Dan Ayley is global head of hi-tech and manufacturing. He has a strong track record in managing the delivery of large capital projects and programmes in the data centre sector and has authored our data centre cost index since its inception three years ago.
2019 has been another year of tremendous growth globally in both established and emerging data centre markets, with research firm Technavio forecasting annual growth of almost 16 percent over 2018.
All 32 global markets featured in our data centre cost index (DCCI) study are experiencing growth, with over 40 percent of markets considered hot.
Zurich retains its position as the most expensive data centre market, and one that has seen a lot of early stage data centre activity. New Jersey, US remains the second most expensive market, and Silicon Valley, California has overtaken Tokyo to take the third spot. Copenhagen is now just as expensive as London when building a data centre.
North Virginia, the world's busiest data centre market, retains the ninth spot on cost. Amsterdam retains position ten in the table and Paris overtakes Frankfurt to position eleven. Phoenix, US has overtaken Hong Kong on cost to take the number 16 slot.
Nairobi, Kenya has risen three places from last year's table to take position 20, indicating the spread of market activity across Sub-Saharan Africa. It's still more expensive to build a data centre in Nairobi than Johannesburg, South Africa, which remains in cost spot 25.
Shanghai, Beijing, Mumbai and Chennai (the cheapest in the table) remain in the bottom four positions on cost.
With growth comes inflation, only nine percent of our survey respondents feel that the current data centre construction market conditions have not caused price escalation in 2019, down from 16 percent in 2018. Though the results of our annual cost index show only marginal increases, and instances of decreases as a €/watt metric for new build construction due to increases in power density.
Mergers and acquisitions have continued, both announced – in the case of Digital Realty Trust and Interxion – and continued speculation around organisations such as CyrusOne.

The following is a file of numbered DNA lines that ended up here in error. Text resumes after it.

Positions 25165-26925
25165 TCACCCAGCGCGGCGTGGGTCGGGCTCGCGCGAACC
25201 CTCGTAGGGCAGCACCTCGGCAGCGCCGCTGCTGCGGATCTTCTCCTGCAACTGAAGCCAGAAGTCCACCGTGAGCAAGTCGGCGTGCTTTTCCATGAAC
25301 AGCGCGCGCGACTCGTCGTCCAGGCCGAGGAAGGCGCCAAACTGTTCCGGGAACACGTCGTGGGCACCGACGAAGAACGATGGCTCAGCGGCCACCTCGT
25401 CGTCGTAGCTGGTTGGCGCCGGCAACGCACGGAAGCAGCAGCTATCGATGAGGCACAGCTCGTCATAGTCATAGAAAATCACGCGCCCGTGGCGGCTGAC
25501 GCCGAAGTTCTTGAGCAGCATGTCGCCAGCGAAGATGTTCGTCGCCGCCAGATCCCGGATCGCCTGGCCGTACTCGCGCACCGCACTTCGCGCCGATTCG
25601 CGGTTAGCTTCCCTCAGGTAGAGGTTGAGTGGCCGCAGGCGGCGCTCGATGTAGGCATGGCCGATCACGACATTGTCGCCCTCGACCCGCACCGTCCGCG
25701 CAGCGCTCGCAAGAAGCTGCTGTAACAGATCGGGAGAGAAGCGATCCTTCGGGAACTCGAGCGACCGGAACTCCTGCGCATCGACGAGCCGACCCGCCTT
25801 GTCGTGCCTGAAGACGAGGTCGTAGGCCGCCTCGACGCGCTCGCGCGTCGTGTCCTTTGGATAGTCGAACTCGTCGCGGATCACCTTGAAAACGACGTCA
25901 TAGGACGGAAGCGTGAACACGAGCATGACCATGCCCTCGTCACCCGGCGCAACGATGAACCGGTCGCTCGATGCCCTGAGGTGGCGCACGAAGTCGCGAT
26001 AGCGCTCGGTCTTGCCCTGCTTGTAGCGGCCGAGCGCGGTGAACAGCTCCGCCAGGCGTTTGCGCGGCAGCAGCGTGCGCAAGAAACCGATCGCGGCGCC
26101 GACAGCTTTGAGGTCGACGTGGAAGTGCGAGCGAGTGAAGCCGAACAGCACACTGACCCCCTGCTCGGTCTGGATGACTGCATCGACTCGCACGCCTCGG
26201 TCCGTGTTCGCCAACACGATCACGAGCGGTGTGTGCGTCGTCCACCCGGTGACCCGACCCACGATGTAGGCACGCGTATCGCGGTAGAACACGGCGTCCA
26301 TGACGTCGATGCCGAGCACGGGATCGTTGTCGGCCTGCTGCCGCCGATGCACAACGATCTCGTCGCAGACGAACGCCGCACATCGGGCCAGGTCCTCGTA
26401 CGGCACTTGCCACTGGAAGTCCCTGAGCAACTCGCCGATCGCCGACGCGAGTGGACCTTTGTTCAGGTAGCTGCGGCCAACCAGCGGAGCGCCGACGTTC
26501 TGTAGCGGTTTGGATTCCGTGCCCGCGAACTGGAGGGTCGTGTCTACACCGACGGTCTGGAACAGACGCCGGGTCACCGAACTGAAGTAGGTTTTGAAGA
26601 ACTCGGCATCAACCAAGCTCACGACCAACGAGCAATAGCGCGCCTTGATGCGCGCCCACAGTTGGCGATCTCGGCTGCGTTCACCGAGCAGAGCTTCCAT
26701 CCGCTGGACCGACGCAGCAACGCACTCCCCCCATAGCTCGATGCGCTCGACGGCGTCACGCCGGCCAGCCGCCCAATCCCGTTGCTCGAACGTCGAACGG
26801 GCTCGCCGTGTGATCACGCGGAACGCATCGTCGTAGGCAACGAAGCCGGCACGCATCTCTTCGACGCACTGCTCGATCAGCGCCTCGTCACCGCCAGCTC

Average power density requirements have increased by as much as 50 percent year-on-year and the deals are clearly getting bigger too, backed by both ambition and availability of funds to invest. Money is cheap and profits are plentiful for the leading technology firms driving cloud growth and adoption, and the investment funds are in for a piece of the action.
Data sovereignty is moving up the agenda, through EU data protection laws and similar acts being imposed or considered by other nation states such Switzerland and as far reaching as Kenya. In total, 71 percent of our survey respondents expect data sovereignty/data protection acts to increase demand for data centres.
Prospects throughout 2020 are equally buoyant – our 2019 data centre market survey reveals 90 percent expect data centre construction demand in 2020 to exceed 2019, up from 84 percent from 2018 predictions on 2019.
So the trend is clear, and consistent with the wider tech industry and global business as a whole – the big companies are getting bigger, competing on more fronts. That's whether globally in terms of buying into new regions, or business strategy – wholesale buying colo/exchange, or colo-exchange joint ventures being created to compete in wholesale or hyperscale (in the case of Equinix and GIC getting together).
But for how long can the “good times” last, are we looking at an industry that’s recession proof? Investment and growth trends suggest some feel that way, but opinion remains divided 50/50 from those that contributed to our study.
Logically, industry growth of this scale brings continued opportunity but requires more effort and resource. But despite this backdrop, only nine percent of our respondents believe the construction industry has been able to meet industry demand, down from 12 percent in 2018.